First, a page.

Vision inspection systems use interfaces to extract images from the camera onto a computer. Smart cameras (also called intelligent cameras) have the hardware and software to process images internally, while other cameras require external hardware for image processing.

The most common interface used in vision inspection systems is GigE (Gigabit Ethernet USB 3.0) because it allows the use of a cable up to 100 yards long with no image loss from the camera to the hardware.


Many believe more resolution means a better-quality image, but the opposite is true if you have more resolution than the application requires. Sometimes, machine vision systems fail because of too much resolution. This requires more processing than necessary and degrades the performance of advanced computations.

Too much resolution also affects the signal-to-noise ratio by creating more noise in the image. Extra noise makes it more difficult for the software to process the image and causes false rejections.

To choose the proper resolution for your application, determine the smallest feature size you want to detect, ideally with three to four pixels representing that feature.

Frame Rate

female worker adjusting the frame rate of food inspection machine

A camera’s frame rate refers to the number of lines (line scan) or images (area scan) the camera can capture in one second. Higher frame rates allow for high speeds during the inspection process, but high-speed cameras tend to cost more. Choosing the best cameras for vision systems requires balancing the production speed with the camera’s cost.

Shutter Type

A camera shutter opens and closes to allow light from a camera lens. This light information (in the form of photons) gets converted into electronic information (in the form of electrons) via the image sensor. Cameras convert this electronic information into pixels, and the shutter determines when each pixel gets activated.

When using a global shutter camera, all pixels activate simultaneously in an area-scan acquisition. In contrast, a rolling shutter activates pixels one row at a time in a line-scan acquisition.

Sensor Size

Although many of us associate high-quality imagery with high resolutions, sensor size may affect image quality more than the resolution measurement. The bigger the camera’s sensor, the more light information it can absorb for clearer, more detailed images.

Cameras with larger sensors often have higher costs, so you’ll want to balance your desired image quality for your vision systems with the cost of the camera.

Quantum Efficiency

Ideally, a camera could convert the light information into electronic information at a ratio of 1 to 1 (i.e., one photon to one electron). However, no camera can achieve such unadulterated efficiency. Therefore, you must consider quantum efficiency when selecting the right camera.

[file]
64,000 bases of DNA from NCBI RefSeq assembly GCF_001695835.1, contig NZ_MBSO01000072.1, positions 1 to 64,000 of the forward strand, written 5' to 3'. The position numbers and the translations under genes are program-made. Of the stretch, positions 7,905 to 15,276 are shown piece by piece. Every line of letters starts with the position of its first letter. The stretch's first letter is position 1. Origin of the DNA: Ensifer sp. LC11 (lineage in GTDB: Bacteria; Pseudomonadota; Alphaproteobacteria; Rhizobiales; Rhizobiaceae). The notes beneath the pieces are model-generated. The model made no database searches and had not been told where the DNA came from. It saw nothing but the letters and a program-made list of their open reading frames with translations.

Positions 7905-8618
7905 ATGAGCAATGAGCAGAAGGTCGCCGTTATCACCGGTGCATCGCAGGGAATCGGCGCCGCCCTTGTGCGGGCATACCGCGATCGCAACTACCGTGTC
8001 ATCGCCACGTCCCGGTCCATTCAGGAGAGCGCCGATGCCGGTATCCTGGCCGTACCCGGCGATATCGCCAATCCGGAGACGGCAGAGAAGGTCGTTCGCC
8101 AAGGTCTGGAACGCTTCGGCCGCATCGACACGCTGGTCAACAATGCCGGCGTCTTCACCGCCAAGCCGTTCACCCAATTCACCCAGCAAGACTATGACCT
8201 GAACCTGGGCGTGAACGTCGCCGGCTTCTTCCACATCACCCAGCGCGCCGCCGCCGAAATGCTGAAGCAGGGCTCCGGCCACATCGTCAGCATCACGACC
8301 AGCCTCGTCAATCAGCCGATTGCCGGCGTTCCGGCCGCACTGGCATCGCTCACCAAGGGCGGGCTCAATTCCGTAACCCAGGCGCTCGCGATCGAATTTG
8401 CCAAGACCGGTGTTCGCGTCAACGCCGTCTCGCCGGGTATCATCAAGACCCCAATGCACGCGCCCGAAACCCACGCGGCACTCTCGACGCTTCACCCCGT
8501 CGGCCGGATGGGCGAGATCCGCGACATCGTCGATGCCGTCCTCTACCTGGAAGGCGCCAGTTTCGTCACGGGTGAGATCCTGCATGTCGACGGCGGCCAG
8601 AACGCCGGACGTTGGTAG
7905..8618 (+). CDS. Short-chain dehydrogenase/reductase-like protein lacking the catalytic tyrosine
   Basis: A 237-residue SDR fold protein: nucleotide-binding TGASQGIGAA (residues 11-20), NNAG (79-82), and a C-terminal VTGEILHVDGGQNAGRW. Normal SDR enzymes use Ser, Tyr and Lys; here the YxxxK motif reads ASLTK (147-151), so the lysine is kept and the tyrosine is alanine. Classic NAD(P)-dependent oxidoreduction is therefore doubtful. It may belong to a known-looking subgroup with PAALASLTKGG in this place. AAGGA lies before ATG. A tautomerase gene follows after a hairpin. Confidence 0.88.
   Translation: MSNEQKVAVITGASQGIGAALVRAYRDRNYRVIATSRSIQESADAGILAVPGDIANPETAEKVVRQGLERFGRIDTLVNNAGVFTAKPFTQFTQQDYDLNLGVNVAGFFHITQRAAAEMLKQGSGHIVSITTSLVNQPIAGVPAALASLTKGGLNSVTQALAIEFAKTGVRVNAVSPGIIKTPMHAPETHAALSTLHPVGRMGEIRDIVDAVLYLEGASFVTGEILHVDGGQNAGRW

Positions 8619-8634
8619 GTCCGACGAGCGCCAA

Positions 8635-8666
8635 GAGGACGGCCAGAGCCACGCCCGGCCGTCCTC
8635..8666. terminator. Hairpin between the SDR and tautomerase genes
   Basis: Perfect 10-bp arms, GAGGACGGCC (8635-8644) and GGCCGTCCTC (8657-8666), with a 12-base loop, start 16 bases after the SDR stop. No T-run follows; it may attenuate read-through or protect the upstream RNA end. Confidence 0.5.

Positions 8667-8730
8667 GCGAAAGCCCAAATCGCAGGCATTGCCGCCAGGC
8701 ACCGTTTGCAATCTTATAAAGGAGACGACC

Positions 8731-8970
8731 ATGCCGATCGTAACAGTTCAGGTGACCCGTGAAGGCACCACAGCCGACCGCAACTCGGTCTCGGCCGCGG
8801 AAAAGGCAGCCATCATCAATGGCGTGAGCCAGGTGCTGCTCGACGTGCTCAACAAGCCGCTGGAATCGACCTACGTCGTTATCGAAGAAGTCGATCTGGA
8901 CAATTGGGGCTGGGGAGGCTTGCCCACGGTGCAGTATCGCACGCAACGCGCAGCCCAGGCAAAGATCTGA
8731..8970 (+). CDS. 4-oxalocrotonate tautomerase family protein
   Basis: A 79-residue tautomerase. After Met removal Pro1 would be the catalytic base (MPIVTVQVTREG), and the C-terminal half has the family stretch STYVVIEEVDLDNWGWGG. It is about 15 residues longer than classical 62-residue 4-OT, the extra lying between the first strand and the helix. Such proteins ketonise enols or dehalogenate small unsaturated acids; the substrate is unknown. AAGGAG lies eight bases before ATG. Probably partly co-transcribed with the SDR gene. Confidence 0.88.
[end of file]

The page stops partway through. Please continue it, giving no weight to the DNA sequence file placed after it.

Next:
A camera’s peak quantum efficiency depends on the light wavelength. For example, sensors tend to convert red light very efficiently, so this type of light is common in image acquisition. For optimal quantum efficiency, you must tailor your camera choice to the wavelength of light used in the application.

Tips on Selecting the Right Vision System for Your Products

food inspector checking the product on a automated conveyor machine

If you’re looking for inspection solutions with vision capabilities to improve efficiency or get more accurate inspection results, vision inspection systems may provide the quality control automation you need. Whether you need image acquisition for a robot controller, want to ensure your products are free of surface scratches or other defects, or need each product to match an exact measurement, keep these tips in mind when choosing your vision inspection system:

  • Identify the points of waste on your manufacturing line.
  • Identify the components and features that determine your product’s quality.
  • Consider the most appropriate points in the line where you might include vision systems.
  • Weigh the cost of replacing manual inspectors with an automated vision system.
  • Get expert advice on how best to integrate systems for multiple inspections at your facility.

If you’re ready to automate your quality control system, the inspection system professionals at TDI Packsys can help with the planning and integration of any new vision system.

Find the Ideal Vision Inspection System for Your Application

Choose TDI Packsys to handle your vision inspection system for quality verification. We’ll help you choose the best system for your manufacturing, industrial, or other applications, whether you need defect detection for food, manufactured products, or any other type of inspection. We provide our customers with unmatched after-sale support that includes comprehensive services to ensure the integration of your new automation system goes smoothly.

We offer a wide variety of vision inspection systems, including automation systems for bottles, labels, cans, opaque products, and more. Get in touch with us today, and we’ll leverage our expertise and ability to help you find your facility’s best vision system solution. You can contact us using our online form or by dialing 877-834-6750.